Property Driven Design: MinMax

I wrote an article on Property Testing about a year ago. even linked to it which was pretty cool. Recently, I uncovered a fantastic talk by Jessica Kerr about property testing. Kerr’s talk reinvigorated my languid research effort toward generated testing. Kerr presented the idea (novel to me) that properties aren’t rigid. Properties don’t need to exclude all possible incorrect results for a given function. Properties simply must reduce the size of the incorrect space. This may seem like semantics, but it is easier to exclude a wild-ass-guess that verify it is correct. Additionally, some domains may not have a solidly defined answer,a nd the result my be probabilistic in nature. This post will focus on deterministic problems for the moment, but realize that property testing is vastly more general than mundane example testing. How properties reduce the size of the problem space makes me imagine this Figure.


Following Kerr’s references, I found a set of projects from a predicate-logic course. This course provides 20 separate projects excellently cast for a property-driven-design tutorial. These projects are unique since besides the typical requirements they enumerate the predicate functions each requirement typifies. Predicate functions are to a predicate-logician as properties are to a computer scientist. These enumerated properties (predicates) clarified many points I misunderstood about property testing.

This post will step through the design of the first project minmax using C++. My primary goal for this article is to address a concern raised by a colleague, “Does pulling in more complexity — a fancy test generator — actually increase quality?”

Recasting how I blog

I wrote my first article for codestrokes in February 2011 - right as I was accepted to graduate school. My goal was to improve my writing in preparation for writing a thesis. While through grad school I started with more traditional writing tool. I started to learn to write, and I found my writing style: Simplicity. I started writing with a big fancy word processor. I blogged with a massive database backed blogging engine. By the time I finished my thesis, I was writing in vim. I used a makefile to check spelling and check for simple grammatical rules. The process was much simpler to manage. This motivated me to convert my blog to a static site. This post describes my process on simplifying my writing process.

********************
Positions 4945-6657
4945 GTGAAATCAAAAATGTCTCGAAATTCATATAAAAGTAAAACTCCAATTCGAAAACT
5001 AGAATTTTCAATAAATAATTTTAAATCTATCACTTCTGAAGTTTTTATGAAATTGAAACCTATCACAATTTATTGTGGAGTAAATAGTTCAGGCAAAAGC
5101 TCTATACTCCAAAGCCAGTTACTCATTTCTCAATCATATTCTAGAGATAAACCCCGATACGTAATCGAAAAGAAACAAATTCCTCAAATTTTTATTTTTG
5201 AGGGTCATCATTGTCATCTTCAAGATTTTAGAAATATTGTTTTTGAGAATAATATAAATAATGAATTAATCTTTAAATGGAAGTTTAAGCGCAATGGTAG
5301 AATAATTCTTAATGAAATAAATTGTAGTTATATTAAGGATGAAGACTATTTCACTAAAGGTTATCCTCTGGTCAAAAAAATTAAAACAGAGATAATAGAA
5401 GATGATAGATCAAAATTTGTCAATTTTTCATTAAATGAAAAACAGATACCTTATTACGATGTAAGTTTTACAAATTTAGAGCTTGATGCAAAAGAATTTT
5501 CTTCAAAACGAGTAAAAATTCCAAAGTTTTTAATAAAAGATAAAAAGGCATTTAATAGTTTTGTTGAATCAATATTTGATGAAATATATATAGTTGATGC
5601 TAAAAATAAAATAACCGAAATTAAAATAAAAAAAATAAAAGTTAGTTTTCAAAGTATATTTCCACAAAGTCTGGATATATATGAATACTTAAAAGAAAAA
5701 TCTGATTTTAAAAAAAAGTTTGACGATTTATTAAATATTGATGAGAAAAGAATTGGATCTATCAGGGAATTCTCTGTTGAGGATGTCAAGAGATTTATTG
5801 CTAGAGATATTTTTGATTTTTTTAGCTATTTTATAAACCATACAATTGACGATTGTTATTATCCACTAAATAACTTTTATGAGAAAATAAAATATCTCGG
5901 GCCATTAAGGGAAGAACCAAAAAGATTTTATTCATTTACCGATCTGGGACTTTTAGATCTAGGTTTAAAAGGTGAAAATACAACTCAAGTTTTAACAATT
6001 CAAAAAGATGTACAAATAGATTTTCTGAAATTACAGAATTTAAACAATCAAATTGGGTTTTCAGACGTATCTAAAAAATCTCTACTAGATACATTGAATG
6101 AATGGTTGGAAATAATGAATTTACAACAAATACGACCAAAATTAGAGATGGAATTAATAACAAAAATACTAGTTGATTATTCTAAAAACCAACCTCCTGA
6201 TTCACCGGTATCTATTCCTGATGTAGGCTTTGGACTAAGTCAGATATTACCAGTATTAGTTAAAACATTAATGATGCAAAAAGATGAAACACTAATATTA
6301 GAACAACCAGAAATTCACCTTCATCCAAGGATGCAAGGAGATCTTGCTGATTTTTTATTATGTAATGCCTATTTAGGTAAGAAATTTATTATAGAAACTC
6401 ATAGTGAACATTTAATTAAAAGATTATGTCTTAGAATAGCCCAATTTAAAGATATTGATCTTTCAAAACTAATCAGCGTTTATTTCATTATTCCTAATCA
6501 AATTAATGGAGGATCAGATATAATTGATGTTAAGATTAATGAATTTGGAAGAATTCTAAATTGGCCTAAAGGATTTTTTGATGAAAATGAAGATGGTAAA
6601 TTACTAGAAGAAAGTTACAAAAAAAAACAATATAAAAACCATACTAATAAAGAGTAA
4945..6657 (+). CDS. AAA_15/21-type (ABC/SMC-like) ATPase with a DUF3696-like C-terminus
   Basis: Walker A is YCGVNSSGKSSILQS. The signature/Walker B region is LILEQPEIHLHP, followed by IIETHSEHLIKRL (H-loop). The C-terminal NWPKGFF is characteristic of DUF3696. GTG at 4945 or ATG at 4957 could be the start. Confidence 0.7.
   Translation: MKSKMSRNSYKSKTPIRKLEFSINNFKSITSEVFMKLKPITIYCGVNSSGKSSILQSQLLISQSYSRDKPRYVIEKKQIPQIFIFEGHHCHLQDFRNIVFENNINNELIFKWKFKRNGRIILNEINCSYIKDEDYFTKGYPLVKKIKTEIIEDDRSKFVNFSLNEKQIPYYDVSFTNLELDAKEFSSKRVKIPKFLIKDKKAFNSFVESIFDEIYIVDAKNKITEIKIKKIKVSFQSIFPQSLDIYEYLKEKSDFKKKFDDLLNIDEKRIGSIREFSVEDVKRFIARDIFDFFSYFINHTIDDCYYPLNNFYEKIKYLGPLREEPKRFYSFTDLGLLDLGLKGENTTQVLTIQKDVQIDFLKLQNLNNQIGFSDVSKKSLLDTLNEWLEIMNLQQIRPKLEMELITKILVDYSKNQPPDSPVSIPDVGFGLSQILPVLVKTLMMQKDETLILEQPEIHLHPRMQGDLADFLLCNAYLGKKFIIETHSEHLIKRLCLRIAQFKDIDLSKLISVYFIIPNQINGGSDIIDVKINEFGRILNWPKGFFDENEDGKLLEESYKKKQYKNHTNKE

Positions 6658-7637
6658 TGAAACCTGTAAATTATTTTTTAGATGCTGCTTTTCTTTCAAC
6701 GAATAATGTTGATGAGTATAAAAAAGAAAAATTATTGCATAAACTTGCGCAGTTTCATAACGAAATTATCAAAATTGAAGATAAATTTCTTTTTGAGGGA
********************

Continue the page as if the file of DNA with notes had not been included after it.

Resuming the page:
About Me

Software Engineer interested in clouds, data, and type systems. I love software, and the impact we make on the individuals in our world. My perspective on quality is ever evolving and this blog is intended as breadcrumbs describing that change. If you would like to know more about my opinions try some of my articles, I’d love to hear your comments and discussions. Talks Hosted Script for Games (Link2) Code

Introduction to Pointers

Please see my introduction to pointers at

Property Testing in C++

Currently, I'm on a testing kick. One might say tests are shiny. I don't know if they are really shiny as much as I found another cool use for uniform_int_distribution<>. A use which, as a side effect, might make me appear to be a better software developer. (This assumes a negative bug rate is proportional to better software). I've started playing with Property Testing. Property Testing is a form of unit testing where the programmers defines properties, or invariants about the code. A framework library (ok, seriously its a framework because it calls your code) generates random constrained inputs and calls your test functions. It's pretty cool, and while I was playing around with the framework, I found a real bug, related to my ignorance of C++'s auto type deduction.